Genetic factors influence female infidelity

Genetic factors appear to play a role in influence female infidelity and the number of sexual partners women have, British scientists said on Wednesday.

They studied the responses of 1,600 pairs of identical and non-identical twins in a confidential survey to look at the impact of genes on behavior.

“We found that around 40 percent of the influence on the number of sexual partners and infidelity were due to genetic factors,” Professor Tim Spector, director of the Twin Research Unit at St Thomas’ Hospital in London, told a news conference.

But he added that environment and upbringing also play a part in explaining the variation in infidelity between women.

“The fact that psychosocial traits such as number of sexual partners and infidelity appear to behave as other common complex genetic traits in humans ... lends support to evolutionary psychologists’ theories on the origin of human behavior,” Spector said.

The scientists questioned the twins about their sexual behavior, total number of partners and their attitudes about infidelity. Twenty-two percent admitted that they had been unfaithful.

Genetic factors did not appear to influence the women’s attitudes to infidelity. Many of the women in the study, even those who admitted being unfaithful, said they thought it was wrong.

The average age of the women was 50. A quarter were divorced. Women who had been faithful had about four sexual partners, compared to eight in the infidelity group.

“More than 90 percent of the women admitted to having had thoughts of infidelity at some time,” said Spector, who reported the findings in the journal Twin Research.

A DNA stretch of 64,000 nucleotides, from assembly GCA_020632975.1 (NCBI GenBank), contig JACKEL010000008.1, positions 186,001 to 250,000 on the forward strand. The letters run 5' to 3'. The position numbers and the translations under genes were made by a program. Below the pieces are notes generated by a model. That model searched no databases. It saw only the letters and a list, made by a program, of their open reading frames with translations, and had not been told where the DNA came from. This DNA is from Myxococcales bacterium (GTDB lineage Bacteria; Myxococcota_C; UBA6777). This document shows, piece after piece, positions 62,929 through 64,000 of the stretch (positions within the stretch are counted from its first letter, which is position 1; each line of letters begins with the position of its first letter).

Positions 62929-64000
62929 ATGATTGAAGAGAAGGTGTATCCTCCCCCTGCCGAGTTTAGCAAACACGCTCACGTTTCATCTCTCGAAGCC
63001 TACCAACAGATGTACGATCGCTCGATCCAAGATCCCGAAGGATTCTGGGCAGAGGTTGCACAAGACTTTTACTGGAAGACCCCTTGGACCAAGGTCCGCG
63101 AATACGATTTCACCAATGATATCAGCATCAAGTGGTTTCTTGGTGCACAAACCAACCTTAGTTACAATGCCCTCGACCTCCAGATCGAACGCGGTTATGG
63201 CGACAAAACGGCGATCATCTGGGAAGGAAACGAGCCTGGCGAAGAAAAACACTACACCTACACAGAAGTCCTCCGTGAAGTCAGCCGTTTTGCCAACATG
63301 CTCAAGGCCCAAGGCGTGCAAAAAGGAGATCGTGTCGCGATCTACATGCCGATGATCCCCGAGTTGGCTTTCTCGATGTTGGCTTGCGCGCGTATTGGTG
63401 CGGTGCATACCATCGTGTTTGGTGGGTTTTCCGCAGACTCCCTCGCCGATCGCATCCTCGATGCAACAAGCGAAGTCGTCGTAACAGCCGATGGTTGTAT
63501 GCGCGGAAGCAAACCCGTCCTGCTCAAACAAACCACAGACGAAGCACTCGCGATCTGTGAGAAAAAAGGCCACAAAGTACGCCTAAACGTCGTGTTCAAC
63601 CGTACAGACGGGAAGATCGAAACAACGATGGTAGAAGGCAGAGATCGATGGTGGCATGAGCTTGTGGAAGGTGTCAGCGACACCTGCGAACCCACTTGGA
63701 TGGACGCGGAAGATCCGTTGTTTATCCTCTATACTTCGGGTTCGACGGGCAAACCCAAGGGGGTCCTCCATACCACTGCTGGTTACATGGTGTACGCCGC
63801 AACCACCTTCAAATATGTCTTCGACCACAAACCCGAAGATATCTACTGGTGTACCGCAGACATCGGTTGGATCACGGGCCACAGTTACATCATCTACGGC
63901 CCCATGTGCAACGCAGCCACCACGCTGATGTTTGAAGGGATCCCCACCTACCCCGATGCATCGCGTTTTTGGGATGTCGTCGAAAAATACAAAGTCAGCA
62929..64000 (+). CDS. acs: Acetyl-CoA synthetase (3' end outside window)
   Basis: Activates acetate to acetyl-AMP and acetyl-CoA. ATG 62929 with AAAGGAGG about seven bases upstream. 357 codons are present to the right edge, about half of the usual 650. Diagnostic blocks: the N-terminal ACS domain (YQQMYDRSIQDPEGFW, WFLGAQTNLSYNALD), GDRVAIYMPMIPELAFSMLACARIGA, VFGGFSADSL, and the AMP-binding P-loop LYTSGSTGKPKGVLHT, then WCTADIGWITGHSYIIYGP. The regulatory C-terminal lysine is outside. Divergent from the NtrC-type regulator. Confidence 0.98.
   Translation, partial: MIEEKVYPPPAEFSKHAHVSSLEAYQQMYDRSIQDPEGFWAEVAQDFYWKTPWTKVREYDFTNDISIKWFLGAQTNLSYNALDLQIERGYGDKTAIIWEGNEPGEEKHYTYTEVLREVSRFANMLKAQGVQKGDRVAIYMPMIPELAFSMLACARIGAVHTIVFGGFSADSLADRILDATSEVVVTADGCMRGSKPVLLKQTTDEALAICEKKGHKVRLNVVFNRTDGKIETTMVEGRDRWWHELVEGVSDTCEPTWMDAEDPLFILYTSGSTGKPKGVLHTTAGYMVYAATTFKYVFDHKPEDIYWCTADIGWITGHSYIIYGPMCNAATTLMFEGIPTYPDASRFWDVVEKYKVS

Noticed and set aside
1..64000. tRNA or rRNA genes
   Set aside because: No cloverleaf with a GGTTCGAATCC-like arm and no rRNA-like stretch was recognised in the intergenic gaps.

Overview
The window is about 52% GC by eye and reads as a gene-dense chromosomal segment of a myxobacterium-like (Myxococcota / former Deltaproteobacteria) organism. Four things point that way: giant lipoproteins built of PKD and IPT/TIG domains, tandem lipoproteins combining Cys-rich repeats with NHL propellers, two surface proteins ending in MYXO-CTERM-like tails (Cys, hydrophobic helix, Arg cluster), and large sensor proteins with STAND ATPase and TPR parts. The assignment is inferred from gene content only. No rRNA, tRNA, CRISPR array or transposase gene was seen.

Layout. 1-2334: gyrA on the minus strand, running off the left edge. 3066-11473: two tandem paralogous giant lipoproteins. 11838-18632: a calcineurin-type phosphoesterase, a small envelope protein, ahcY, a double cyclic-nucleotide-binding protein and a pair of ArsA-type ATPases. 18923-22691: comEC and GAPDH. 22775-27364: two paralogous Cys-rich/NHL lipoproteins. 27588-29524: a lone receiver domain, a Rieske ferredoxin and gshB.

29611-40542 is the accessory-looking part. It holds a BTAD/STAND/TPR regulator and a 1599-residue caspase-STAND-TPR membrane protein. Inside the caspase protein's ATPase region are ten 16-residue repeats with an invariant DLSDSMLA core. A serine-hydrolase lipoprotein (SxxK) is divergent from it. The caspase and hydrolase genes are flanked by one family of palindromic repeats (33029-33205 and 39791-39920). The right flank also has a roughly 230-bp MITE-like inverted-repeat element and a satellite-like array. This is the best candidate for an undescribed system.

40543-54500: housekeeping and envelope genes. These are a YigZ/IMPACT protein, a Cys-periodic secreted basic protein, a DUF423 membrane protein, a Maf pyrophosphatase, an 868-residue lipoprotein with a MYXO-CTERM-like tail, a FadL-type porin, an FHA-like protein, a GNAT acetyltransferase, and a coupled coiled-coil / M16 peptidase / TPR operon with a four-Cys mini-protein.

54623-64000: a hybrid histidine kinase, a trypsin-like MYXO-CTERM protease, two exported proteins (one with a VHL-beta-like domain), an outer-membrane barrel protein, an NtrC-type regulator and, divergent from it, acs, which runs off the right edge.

The scientists suspect that many genes could be associated with sexual behavior. They believe genes on chromosomes 3, 7 and 20 could be involved.

In a separate study in the journal, involving nearly 2,000 sets of female twins, Spector and his team said genes also played a role in common sleep disorders.

“These results suggest a substantial genetic contribution to the symptoms of both obstructive sleep apnea and restless legs syndrome and that could be good news for people who suffer from these conditions if the genes responsible can be identified,” said Spector.

Sufferers of obstructive sleep apnea (OSA) can stop breathing for short periods while sleeping. It causes poor sleep during the night and excessive sleepiness during the day.

The Twin Research Unit, which was set up in 1992, studies the role genes play in the development of common diseases and behavioral traits in men and women.

Provided by ArmMed Media
Revision date: June 20, 2011
Last revised: by Janet A. Staessen, MD, PhD